Jesus said let your yes be yes and your no be no. Sometimes leaders say maybe or, I think about it, when they know in their heart of hearts the answer is NO. Ron Edmondson deals with this sort of dishonesty in a very excellent way.
Originally posted by Ron Edmondson
I’d almost always rather hear “No” than to hear “I don’t know”.
Don’t misunderstand. I love when a leader admits they don’t know something. I believe every leader has something to learn and should learn first from their team.
But, I have strong contentment against hearing “I don’t know” when the real answer has already been decided – and the answer is NO!
A coward says “I don’t know” when they already know their answer is no.
When you know the answer is no. Tell me no.
In my experience, weak leaders use phrases like:
“Let me think about it” – which really means I’m too scared right not to let you know how I really feel.
“We might consider this” – which really means we will never, ever consider this, but I feel better telling you we will rather than look you in the face with the real answer.
“Let me pray about that” – which really means I have no intention of praying at all, but I sound so much more spiritual when I act like I will.
“We’ll see” – which really means I’ve already “seen” and the future does not look promising for your idea.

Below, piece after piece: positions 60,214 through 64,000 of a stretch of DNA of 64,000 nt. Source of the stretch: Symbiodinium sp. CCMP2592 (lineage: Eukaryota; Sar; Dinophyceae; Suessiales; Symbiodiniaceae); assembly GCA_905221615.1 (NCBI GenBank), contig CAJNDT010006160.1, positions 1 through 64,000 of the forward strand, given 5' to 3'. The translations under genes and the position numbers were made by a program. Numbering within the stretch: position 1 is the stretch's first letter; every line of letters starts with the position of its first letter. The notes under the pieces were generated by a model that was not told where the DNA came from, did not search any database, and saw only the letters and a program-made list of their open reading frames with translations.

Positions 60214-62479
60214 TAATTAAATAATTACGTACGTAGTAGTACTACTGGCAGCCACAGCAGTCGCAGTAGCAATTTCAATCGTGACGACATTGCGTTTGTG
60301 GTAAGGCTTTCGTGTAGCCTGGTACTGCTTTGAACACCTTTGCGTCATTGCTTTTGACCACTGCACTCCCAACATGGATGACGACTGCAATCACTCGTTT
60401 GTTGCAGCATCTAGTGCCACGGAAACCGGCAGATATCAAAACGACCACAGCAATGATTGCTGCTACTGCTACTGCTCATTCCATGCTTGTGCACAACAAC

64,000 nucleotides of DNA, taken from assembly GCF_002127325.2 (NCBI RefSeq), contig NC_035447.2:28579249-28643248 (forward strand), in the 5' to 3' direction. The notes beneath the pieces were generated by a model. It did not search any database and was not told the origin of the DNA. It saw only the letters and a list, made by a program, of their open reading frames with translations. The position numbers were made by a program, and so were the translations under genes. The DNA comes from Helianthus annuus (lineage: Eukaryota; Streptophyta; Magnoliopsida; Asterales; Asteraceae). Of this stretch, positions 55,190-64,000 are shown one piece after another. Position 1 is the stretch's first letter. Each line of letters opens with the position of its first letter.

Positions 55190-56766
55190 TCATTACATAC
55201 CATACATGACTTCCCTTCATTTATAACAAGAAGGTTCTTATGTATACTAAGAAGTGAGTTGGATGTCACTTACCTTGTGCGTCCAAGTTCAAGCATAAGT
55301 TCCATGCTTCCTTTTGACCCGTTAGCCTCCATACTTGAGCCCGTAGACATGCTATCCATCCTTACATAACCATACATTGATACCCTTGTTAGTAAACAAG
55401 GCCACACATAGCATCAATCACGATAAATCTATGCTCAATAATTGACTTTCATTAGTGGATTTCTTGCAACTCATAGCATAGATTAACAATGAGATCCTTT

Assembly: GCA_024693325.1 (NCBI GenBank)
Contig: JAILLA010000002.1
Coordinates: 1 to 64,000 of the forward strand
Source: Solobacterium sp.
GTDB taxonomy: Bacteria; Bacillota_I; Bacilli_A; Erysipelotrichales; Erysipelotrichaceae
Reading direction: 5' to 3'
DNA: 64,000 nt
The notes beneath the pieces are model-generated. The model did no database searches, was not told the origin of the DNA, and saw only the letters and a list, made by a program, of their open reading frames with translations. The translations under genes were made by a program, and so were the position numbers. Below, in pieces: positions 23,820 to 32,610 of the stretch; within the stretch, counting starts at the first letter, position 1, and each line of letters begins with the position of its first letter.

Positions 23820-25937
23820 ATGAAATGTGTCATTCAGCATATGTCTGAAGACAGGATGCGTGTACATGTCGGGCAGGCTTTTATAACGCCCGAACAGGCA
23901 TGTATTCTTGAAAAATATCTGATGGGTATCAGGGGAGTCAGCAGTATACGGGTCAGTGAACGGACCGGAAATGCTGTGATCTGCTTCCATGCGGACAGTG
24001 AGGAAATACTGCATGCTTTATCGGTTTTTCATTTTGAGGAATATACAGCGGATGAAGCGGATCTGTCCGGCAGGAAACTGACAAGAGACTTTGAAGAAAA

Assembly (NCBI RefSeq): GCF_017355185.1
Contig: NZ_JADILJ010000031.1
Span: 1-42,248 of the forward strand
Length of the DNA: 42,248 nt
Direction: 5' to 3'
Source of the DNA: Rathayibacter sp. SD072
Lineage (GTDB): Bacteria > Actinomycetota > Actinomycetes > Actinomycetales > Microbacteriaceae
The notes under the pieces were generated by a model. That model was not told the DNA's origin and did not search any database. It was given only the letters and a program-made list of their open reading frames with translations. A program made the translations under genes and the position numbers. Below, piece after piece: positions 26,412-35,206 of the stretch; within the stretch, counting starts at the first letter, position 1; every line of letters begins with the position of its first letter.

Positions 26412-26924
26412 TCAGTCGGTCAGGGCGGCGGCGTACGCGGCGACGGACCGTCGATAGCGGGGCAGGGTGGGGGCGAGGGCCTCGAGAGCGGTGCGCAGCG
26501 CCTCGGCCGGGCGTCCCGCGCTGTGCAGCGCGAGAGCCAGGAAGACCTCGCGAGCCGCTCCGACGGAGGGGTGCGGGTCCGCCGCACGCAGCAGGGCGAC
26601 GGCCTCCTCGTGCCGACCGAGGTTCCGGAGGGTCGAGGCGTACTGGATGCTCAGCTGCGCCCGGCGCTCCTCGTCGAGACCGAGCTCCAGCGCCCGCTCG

“It could be an option down the road” – which really means it will be so far down the road neither of us will ever be here.
Afraid of potential conflict, weak leaders make you believe there’s a chance – even when they’ve already decided there is not a chance.
What’s the damage of saying “maybe” when the real answer is “no”?
- Unanswered questions bring confusion to the team.
- Energy is wasted dreaming about something that will never happen.
- Disappointment is bigger when the person learns the real answer (Or never receives one).
- The team loses confidence in the leader.
Is this what you want, leader?
Strong leaders, even though they know “no” is not what you want to hear, tell you the truth up front. They eliminate the guesswork.
Hopefully if you follow this blog you know without me saying it the answer shouldn’t always be no. I’ve written numerous posts about how good leaders empower rather than control. In fact, I’d be in favor of letting people mistakes before I would be in favor of telling them no – even when I sense no is the right answer. We learn best from mistakes. If, however, you know you’ve made up your mind, stop me from guessing, stop building false hope, and tell me what you’re really thinking.
Leader, what door have you kept open even though you know you’ve already closed it?